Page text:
The following themes emerged from the different arguments presented by the banks. Some obstacles face the SAHRC’s attempt at overturning the mandatory jurisdiction rule. The first obstacle is that, properly construed, the Full Court’s decision conflicts with the Constitution’s structure of jurisdictional demarcation. The banks argued that litigating in the High Court promotes efficiency and uniformity and results in costs savings. According to the banks, costs savings advance the right of access to courts as opposed to impeding it.

In a unanimous judgment penned by Madlanga J, the Constitutional Court rejected the SAHRC’s contention that section 169(1) of the Constitution (conferring jurisdiction on the High Court) affords that court a discretion because “may” in that section must cohere with the constitutional sections which respectively confer jurisdiction on the Supreme Court of Appeal (section 168(3)) and the Constitutional Court (section 167(3)). The Court held further that, understood in this light, the “may” in the sections does no more than to indicate that the respective Courts are each being afforded a power. Additionally, the holding by the Supreme Court of Appeal in Agri Wire that “our courts are not entitled to decline to hear cases properly brought before them in the exercise of their jurisdiction” remains good law..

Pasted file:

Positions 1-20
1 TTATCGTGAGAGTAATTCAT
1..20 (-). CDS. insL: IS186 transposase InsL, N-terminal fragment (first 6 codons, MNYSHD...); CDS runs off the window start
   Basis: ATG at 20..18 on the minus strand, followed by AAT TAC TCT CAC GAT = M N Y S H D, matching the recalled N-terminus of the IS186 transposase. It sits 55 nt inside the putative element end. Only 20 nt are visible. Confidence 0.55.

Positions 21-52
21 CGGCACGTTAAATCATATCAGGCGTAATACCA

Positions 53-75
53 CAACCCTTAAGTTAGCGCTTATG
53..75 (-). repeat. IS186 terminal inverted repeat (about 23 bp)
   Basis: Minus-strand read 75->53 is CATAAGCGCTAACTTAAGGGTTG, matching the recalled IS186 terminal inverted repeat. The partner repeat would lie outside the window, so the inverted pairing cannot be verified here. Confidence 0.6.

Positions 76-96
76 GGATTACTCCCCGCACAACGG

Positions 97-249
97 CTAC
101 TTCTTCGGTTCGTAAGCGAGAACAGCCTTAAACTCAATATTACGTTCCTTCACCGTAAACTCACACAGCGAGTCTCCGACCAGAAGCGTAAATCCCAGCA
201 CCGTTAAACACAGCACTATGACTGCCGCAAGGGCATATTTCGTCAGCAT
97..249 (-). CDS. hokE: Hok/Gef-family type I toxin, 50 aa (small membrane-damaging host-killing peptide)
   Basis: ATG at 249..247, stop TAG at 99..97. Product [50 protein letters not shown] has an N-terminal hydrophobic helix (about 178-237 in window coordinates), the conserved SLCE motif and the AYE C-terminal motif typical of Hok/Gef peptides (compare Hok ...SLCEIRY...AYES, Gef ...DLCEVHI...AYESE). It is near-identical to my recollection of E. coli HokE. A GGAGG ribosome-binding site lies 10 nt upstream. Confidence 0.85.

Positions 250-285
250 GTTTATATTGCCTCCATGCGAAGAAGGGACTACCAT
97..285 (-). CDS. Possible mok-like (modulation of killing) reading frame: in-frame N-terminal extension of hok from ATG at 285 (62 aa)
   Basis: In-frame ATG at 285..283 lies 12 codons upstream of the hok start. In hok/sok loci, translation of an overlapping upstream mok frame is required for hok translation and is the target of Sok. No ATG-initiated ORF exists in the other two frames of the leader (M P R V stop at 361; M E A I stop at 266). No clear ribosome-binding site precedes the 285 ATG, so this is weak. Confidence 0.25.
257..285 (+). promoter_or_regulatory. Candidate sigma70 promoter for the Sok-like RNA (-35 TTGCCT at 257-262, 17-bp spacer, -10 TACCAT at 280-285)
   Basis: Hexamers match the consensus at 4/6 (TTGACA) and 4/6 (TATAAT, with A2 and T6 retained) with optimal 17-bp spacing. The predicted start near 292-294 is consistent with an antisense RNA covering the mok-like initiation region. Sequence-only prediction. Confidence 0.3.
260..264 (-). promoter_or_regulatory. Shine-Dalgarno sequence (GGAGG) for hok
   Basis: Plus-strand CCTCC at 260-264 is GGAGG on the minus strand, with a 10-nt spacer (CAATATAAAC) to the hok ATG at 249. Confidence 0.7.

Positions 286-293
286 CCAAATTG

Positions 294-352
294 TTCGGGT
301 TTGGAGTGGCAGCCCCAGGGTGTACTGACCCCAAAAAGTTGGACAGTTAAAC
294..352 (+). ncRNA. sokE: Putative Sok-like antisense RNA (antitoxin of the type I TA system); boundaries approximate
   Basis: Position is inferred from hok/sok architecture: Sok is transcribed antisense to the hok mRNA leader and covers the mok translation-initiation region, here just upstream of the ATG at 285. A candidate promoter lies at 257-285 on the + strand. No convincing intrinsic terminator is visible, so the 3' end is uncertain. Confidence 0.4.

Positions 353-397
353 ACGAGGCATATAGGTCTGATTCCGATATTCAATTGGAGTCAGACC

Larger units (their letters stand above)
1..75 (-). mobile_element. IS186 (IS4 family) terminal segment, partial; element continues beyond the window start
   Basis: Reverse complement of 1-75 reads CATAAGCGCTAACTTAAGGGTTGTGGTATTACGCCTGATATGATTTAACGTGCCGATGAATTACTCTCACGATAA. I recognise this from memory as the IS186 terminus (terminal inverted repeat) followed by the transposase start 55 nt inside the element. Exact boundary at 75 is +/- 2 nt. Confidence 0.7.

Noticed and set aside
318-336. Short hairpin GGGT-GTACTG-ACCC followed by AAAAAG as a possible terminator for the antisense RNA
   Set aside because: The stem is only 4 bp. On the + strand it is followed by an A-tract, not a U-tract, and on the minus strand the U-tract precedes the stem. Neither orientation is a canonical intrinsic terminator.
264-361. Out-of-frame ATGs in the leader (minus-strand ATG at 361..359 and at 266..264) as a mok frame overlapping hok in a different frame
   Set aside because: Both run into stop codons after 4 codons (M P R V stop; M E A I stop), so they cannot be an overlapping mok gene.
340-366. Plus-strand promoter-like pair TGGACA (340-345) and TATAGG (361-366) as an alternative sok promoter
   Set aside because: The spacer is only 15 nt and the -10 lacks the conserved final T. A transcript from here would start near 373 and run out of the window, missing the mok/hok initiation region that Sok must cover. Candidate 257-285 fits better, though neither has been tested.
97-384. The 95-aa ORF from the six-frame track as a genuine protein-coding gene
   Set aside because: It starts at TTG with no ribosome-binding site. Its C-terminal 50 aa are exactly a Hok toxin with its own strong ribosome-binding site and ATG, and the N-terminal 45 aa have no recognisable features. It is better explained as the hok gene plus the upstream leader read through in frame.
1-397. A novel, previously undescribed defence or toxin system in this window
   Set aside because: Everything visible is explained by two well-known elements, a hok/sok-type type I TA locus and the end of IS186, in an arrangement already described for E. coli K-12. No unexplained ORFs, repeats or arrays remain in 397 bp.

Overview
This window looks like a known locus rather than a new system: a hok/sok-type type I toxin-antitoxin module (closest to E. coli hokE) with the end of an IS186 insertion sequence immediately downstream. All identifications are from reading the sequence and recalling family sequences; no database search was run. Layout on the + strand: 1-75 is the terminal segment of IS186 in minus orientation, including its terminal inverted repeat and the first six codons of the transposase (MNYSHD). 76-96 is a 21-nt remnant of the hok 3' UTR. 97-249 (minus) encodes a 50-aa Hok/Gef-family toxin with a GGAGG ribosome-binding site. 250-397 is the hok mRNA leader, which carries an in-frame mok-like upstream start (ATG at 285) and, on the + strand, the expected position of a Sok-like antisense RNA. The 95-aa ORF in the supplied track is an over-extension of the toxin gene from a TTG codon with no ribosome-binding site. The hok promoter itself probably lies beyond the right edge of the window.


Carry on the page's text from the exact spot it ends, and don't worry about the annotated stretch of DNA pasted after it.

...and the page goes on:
The Full judgment  here